The letter reveals that several months before the council took its decision, GLA (Greater London Authority) planning officers “robustly interrogating the applicant’s financial viability assessment and supplementary documents” and “were satisfied that the 17.3% by habitable rooms was the maximum level of affordable housing the scheme could deliver. The Council, however, has listed the loss of social rented homes within the borough and dissatisfaction with the approach to developing the site to provide the maximum reasonable amount of affordable housing as a reason for refusal.”
The letter states that the affordable housing offer “accords with London Plan Policy 3.14, draft London Plan Policy H10 and the Mayor’s Affordable Housing and Viability SPG”, while the council argued that the amount of affordable housing would be contrary to London Plan policy 3.14.
While the letter indicates that the GLA is satisfied with most things in the application, it wants to see “additional measures aimed at achieving carbon reductions” and states that “the residential car parking should be reduced.”
Public hearing before decision
Sometime during the summer or early autumn, the mayor’s office will arrange a public hearing, probably in Kensington Town Hall, and some time after that the mayor will announce his decision.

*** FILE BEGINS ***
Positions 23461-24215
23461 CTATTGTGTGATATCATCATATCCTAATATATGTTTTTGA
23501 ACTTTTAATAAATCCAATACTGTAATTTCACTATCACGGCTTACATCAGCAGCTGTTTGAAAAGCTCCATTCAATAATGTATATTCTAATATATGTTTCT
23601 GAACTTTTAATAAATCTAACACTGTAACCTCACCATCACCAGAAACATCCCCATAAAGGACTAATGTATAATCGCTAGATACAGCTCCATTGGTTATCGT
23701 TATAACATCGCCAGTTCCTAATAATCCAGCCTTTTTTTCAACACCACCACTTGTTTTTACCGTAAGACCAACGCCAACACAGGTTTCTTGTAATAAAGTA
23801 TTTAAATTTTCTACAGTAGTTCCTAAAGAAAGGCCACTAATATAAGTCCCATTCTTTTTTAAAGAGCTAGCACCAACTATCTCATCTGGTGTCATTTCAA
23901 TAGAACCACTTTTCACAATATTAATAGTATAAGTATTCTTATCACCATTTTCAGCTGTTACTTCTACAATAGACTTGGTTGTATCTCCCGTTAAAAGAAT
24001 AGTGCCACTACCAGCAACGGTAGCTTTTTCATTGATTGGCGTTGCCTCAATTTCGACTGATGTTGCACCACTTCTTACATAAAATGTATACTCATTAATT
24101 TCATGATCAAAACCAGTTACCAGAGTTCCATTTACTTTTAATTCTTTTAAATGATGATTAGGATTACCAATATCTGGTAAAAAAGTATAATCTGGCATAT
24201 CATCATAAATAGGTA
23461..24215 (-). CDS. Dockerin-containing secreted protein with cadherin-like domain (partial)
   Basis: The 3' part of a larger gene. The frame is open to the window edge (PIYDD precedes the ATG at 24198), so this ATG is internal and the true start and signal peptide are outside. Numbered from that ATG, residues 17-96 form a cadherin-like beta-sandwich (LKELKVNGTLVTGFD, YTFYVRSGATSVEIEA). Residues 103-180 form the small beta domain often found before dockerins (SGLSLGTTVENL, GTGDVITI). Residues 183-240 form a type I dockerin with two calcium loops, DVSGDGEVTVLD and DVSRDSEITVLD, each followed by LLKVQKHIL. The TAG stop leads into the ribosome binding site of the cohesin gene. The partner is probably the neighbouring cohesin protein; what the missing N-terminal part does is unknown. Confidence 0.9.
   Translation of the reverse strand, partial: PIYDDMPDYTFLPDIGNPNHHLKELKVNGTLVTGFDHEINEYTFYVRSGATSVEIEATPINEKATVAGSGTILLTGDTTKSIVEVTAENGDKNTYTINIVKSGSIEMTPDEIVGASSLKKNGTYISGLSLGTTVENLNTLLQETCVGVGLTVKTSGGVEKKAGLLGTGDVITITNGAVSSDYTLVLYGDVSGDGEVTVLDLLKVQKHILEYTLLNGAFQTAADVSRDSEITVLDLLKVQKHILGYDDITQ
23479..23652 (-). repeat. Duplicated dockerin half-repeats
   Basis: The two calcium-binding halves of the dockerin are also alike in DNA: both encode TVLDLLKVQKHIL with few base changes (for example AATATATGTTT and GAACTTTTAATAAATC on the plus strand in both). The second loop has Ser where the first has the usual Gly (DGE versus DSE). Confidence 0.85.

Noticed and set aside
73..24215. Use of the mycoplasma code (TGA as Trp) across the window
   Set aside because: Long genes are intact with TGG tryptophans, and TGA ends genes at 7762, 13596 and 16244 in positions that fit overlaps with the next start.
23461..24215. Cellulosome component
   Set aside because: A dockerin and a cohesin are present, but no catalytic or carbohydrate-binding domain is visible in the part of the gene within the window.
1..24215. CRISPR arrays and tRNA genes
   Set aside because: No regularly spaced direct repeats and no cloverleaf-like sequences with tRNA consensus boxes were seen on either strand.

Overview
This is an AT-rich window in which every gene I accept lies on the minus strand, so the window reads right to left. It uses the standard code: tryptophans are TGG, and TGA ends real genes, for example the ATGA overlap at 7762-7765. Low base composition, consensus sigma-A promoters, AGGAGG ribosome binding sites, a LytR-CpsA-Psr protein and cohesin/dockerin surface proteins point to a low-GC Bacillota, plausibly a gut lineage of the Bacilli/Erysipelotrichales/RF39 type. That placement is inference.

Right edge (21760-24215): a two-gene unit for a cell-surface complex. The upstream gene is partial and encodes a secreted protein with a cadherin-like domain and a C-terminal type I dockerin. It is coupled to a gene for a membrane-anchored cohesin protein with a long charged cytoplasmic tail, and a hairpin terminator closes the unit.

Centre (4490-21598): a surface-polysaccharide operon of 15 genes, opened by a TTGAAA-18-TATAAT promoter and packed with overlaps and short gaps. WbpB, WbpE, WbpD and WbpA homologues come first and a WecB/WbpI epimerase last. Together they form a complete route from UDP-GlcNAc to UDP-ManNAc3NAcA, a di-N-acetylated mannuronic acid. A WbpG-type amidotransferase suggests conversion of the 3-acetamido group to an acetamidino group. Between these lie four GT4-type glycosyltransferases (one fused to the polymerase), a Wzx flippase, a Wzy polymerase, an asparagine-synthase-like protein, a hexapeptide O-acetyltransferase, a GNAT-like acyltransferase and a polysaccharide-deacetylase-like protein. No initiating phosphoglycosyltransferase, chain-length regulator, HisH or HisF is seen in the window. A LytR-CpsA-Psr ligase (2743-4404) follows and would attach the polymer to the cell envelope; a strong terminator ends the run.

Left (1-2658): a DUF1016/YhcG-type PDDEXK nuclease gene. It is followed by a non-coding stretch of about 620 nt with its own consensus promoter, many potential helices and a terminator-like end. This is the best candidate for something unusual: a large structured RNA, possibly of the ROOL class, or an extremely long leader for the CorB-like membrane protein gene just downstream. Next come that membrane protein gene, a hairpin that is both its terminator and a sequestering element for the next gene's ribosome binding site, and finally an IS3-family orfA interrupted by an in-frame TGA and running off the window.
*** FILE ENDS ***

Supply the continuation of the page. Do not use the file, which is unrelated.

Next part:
Judging from the letter, it seems pretty clear that Sadiq Khan intends to approve the application after having squeezed a few further concessions from the developer; a path he feels that the council should have taken instead of refusing the application once again and delaying this project even further.
The Newcombe House complex viewed from the other side of Notting Hill Gate, with a big office glass box in front. Picture courtesy of Brockton Capital and U+I.
There will be five different entrances to the public square. This is the entrance from Notting Hill Gate, a wide passageway through the tall corner building. Picture courtesy of Brockton Capital and U+I.
These are the four other entrances into the square: from Uxbridge Street; from Kensington Church Street opposite Barclays; from Church Street opposite its Kensington Mall junction; and from Kensington Place, next to the Bethesda Baptist Church. Pictures courtesy of Brockton Capital and U+I.
Article published 14/04/2018